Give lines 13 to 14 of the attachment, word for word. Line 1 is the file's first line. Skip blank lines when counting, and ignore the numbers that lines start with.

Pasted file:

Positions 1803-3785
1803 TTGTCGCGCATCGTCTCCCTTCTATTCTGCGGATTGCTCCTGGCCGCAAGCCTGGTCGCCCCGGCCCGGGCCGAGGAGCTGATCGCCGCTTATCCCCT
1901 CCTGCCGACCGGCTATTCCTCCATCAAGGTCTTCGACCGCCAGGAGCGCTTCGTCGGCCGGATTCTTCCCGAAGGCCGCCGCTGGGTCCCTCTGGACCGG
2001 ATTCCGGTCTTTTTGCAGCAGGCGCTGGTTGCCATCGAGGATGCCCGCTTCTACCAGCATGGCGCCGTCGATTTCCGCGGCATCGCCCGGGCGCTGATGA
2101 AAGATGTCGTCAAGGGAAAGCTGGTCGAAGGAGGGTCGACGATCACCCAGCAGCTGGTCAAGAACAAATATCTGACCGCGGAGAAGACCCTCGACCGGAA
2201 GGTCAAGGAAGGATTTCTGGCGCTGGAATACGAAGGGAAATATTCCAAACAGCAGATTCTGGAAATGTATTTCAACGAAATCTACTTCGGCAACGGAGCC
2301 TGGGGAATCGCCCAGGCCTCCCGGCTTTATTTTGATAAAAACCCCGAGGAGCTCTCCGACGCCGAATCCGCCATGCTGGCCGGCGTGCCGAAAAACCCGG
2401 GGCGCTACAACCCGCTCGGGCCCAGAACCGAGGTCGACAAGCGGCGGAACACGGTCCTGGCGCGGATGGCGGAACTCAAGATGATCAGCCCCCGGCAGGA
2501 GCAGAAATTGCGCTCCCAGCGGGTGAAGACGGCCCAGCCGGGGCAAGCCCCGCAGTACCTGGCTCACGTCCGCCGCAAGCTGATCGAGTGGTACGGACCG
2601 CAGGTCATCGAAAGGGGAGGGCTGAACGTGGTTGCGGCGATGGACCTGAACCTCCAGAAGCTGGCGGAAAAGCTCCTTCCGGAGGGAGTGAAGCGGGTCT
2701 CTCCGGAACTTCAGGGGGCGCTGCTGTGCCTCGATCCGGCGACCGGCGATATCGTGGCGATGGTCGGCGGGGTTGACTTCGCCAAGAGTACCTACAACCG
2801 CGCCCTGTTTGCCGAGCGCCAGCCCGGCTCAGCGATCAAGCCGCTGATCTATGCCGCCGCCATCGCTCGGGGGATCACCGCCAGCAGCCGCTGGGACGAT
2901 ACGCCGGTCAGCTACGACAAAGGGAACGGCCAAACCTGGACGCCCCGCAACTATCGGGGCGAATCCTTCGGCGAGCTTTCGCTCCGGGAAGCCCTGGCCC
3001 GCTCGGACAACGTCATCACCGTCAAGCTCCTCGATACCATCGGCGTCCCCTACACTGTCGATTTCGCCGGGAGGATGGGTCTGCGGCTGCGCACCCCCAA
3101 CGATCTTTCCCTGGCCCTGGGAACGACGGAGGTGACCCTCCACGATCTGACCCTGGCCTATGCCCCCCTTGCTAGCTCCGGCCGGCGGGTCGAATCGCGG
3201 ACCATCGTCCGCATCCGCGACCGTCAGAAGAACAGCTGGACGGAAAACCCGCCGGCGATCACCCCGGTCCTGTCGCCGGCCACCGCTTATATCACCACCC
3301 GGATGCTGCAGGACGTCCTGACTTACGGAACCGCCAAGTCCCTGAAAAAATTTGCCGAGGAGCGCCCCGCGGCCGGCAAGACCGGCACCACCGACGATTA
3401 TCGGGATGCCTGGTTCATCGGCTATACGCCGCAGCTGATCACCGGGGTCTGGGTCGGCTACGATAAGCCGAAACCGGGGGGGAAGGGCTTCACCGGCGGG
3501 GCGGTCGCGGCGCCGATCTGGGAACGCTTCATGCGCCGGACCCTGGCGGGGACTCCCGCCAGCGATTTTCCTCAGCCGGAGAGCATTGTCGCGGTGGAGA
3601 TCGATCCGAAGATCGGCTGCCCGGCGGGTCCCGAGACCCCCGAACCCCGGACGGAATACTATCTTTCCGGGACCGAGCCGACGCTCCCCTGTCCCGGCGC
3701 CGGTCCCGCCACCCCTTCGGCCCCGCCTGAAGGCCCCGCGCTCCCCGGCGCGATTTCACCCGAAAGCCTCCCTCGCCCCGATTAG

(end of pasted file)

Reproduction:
2901 ACGCCGGTCAGCTACGACAAAGGGAACGGCCAAACCTGGACGCCCCGCAACTATCGGGGCGAATCCTTCGGCGAGCTTTCGCTCCGGGAAGCCCTGGCCC
3001 GCTCGGACAACGTCATCACCGTCAAGCTCCTCGATACCATCGGCGTCCCCTACACTGTCGATTTCGCCGGGAGGATGGGTCTGCGGCTGCGCACCCCCAA